Cook rounds on Clare Short over UN bugging claims

Ex-foreign secretary Robin Cook has rounded on his former Cabinet colleague Clare Short over her claims that Kofi Annan's telephone was bugged in the build up to the crucial cote on the Iraq war last year.

Writing in today's Independent, Mr Cook dismisses her allegations, saying that he would be "surprised" if there was any truth to them. He also called on Clare Short to "put up or shut up" – produce evidence or abandon her anti-Blair agenda.

Clare Short, who quit government last year over her opposition to the war in Iraq, said that she had seen transcripts of Kofi Annan's conversations. She said that she was revealing this information in the hope that the bugging would stop, as Britain was not affording Mr Annan's office the respect it deserved.

The former International Development Secretary denied that she had put any British agents at risk, nor acted contrary to Britain's national interests. However, it has been reported that the Home Secretary and the Attorney General will consider whether her interviews represented a breach of the Official Secrets Act.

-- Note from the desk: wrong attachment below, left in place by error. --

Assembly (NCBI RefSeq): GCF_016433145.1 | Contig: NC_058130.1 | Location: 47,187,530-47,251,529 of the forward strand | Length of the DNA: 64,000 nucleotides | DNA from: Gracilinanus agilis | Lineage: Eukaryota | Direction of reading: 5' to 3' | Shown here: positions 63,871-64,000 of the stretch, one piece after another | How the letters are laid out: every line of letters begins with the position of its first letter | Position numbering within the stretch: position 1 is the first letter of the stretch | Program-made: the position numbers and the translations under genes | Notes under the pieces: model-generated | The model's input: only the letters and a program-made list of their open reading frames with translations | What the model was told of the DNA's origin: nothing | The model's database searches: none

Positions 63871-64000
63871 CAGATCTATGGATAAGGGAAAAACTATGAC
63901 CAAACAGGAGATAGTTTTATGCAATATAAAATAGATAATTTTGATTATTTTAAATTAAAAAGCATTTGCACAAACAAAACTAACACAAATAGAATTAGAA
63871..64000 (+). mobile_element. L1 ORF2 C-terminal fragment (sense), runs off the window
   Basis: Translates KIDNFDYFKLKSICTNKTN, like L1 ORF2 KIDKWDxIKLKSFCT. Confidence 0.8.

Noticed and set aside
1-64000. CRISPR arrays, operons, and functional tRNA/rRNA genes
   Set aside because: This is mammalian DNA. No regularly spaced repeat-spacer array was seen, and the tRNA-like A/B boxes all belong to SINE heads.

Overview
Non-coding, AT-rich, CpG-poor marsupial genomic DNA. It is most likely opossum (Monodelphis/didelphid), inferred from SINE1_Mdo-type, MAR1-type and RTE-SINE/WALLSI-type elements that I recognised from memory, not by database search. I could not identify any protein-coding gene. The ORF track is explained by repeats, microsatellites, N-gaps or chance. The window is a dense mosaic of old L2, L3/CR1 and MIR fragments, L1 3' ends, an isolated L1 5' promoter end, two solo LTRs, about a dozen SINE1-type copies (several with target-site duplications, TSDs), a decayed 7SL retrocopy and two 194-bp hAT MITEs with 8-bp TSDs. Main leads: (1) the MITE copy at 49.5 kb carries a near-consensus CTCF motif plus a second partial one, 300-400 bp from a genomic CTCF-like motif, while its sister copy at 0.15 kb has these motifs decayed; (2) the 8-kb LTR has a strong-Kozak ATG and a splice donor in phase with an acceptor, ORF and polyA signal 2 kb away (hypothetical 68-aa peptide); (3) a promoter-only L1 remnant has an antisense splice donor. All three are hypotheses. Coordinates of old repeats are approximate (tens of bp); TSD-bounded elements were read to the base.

Labour backbenchers and former Cabinet colleagues – including Jack Cunningham, Helen Liddell and Ben Bradshaw – have today been highly critical of Ms Short's stance. The broad view being that her antipathy toward Tony Blair's premiership had clouded her judgment.

Yesterday, a UN spokesperson said that if Ms Short's allegations were true, all eavesdropping against UN staff and delegates should stop.

Fred Eckhard said that the UN General Secretary's office would be "disappointed" if there was any truth to the allegations.

"Such activities would undermine the integrity and confidential nature of diplomatic exchanges," he added.

Mr Eckhard also pointed out that under the 1946 Convention on the Privileges and Immunities of the UN, the 1947 "Headquarters Agreement" between the UN and the United States, and the 1961 Vienna Convention on Diplomatic Relations – this form of intelligence-gathering is illegal under international law.

He added that the UN would step up "routine technical measures" aimed at guarding against such invasions of privacy. Mr Eckhard noted that the UN could take steps - such as using secure phone and faxes lines - to secure the confidentiality of communications.

At his monthly press conference to reporters yesterday, Prime Minister Tony Blair said that he never commented on the work of the intelligence services, but described Ms Short's comments as "totally irresponsible".


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